Work in Progress : updating the RPG engine


as you may know it, Tales of Pocoro has been built using parts of a RPG game engine i started developing last year.
It was a hard work and i came to pause this project for a game design / gameplay issue. Tales of Pocoro was a way for me to release a simple game with nice graphics and it was a good way to improve the engine too.

So, now that Tales of Pocoro is definitely over, I’m thinking about getting back to my RPG project.
That means updating the engine with all the Tales of Pocoro features and tweaks and adding some missing features.

This project was called Crystalia ( with random i and y in the name ).
At the time i created a page on indieDB, you can see many screenshots and videos here.

The Cristalia engine

The engine offers a lot of features :

  • a tile engine with a tile editor to create maps.
  • a game framework easily modified and extended.
  • a rpg engine with a lot of possibilities such as dialogs, quests, items, and a really nice technical design.

What is really nice about this game engine is that all the RPG content ( basically, what make the game ) is written in XML. Maps, dialogs, people behaviors quests are written in XML. You do not have to code anything to write an adventure, or add a quest, or some new maps.

		<layer id="cliff">
			<grid type="MASK" />
			<grid type="BASE" />
			<grid type="OVERBASE">
				<tile asset="town_house1_roof_1" atlas="atlas_town_1" x="1" y="28" />
				<tile asset="town_house1_roof_2" atlas="atlas_town_1" x="5" y="28" />
				<tile asset="town_house1_roof_3" atlas="atlas_town_1" x="7" y="28" />
				<tile asset="town_house1_roof_1" atlas="atlas_town_1" x="14" y="26" />
				<tile asset="town_house1_roof_2" atlas="atlas_town_1" x="18" y="26" />
				<tile asset="town_house1_roof_2" atlas="atlas_town_1" x="20" y="26" />
				<tile asset="town_house1_roof_3" atlas="atlas_town_1" x="22" y="26" />
<friend layer="ground" asset="4x3_people_boy_03" atlas="atlas_charac_2" id="chef2" x="21" y="4">
			<behaviour type="still" />
			<dynamic_condition test="isQuestStarted" value="quest_ring_1">
				<interaction type="dialog" text="here is the the magic ring!" />
				<interaction type="questitem_add" name="magic_ring_1" />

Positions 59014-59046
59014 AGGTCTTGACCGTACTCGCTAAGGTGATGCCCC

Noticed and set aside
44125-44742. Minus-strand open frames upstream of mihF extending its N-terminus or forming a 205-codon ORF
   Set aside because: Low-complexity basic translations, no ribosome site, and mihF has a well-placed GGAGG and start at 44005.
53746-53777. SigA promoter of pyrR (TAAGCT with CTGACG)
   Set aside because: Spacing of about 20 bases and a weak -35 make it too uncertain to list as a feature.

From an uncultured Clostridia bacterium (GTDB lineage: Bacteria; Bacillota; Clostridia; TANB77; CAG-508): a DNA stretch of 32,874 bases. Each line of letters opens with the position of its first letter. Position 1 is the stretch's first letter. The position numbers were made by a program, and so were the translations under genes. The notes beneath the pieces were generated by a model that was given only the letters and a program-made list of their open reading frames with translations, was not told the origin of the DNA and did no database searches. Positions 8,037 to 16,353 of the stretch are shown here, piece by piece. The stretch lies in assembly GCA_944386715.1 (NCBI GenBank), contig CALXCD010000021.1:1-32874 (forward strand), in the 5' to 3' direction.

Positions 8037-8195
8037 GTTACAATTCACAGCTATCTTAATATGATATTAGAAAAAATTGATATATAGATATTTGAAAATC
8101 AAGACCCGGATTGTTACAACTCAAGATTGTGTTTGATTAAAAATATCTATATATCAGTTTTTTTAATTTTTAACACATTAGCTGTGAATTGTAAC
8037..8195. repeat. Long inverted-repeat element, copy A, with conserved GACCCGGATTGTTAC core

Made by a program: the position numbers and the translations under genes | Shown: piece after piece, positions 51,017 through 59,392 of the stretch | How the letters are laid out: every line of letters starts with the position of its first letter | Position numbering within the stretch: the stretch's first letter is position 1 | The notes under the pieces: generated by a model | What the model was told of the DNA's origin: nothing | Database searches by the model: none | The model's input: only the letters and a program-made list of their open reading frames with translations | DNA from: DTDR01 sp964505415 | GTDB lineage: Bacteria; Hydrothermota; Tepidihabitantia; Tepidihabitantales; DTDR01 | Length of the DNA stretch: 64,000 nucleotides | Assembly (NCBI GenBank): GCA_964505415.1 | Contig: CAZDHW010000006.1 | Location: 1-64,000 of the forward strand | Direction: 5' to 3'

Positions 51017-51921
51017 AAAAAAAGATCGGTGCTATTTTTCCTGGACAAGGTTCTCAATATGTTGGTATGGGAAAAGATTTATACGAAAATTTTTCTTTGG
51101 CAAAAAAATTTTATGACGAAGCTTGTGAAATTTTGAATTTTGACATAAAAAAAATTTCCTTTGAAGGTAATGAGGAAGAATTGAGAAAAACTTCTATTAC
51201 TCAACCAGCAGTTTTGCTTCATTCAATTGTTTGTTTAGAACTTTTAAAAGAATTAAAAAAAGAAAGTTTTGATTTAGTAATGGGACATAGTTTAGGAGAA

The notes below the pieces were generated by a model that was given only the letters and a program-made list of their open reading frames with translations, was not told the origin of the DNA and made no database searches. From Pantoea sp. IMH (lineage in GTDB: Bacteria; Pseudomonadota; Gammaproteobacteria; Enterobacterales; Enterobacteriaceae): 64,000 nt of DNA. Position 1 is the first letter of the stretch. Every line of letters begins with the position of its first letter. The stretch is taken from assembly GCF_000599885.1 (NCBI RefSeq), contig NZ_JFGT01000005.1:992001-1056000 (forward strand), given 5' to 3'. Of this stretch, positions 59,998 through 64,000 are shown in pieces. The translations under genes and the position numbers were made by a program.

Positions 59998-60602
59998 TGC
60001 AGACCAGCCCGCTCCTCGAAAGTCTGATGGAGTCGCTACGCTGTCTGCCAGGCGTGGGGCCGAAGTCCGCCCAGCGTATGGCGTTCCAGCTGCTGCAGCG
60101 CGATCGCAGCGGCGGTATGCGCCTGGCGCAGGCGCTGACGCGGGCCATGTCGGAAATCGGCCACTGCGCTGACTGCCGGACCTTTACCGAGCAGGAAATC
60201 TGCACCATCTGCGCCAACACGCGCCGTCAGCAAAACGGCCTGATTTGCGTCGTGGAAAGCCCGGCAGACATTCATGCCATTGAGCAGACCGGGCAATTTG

<dynamic_condition test="hasQuestItem" value="magic_ring_1">
				<interaction type="dialog" text="Please bring the magic ring to the old fart near me" />

This allows one of the coolest feature of the game : world changing.

Let’s imagine a basic quest : free the villagers from the thieves in the forest.

As long as the quest is not complete, the forest will be a dark place with monster and thieves lurking around. People in the village will look depressed and to increase the drama effect, you can even imagine putting dead trees, wandering rats or anything you can imagine. All this details are written in XML under the condition “thieves quest not complete“.

Once the thieves quest is complete, the forest will no longer be a dark and threatening place, the village will be a nice place to live again, and this is written in the same XML but under the condition “thieves quest complete“.

A bit of interaction here :
[WIP] Implementing Interaction #1 – Indie DB

This dynamic xml handling allows a lot of changes in the world. It’s not a static universe anymore. Possibilities are really humongous. Dialogs can be modified, A whole map can became different or just a small part of it. This is a really important feature for me. I played a lot to real western RPG games, and nothing please me more than being able to modify the universe with my actions. I’ll always remember when in Gothic 3, you defeat all the Orcs enslavering a human village, the orcs flee and the humans started to live again in their village. I just tried “for fun” to kill all the orcs around and the universe reacted to these actions.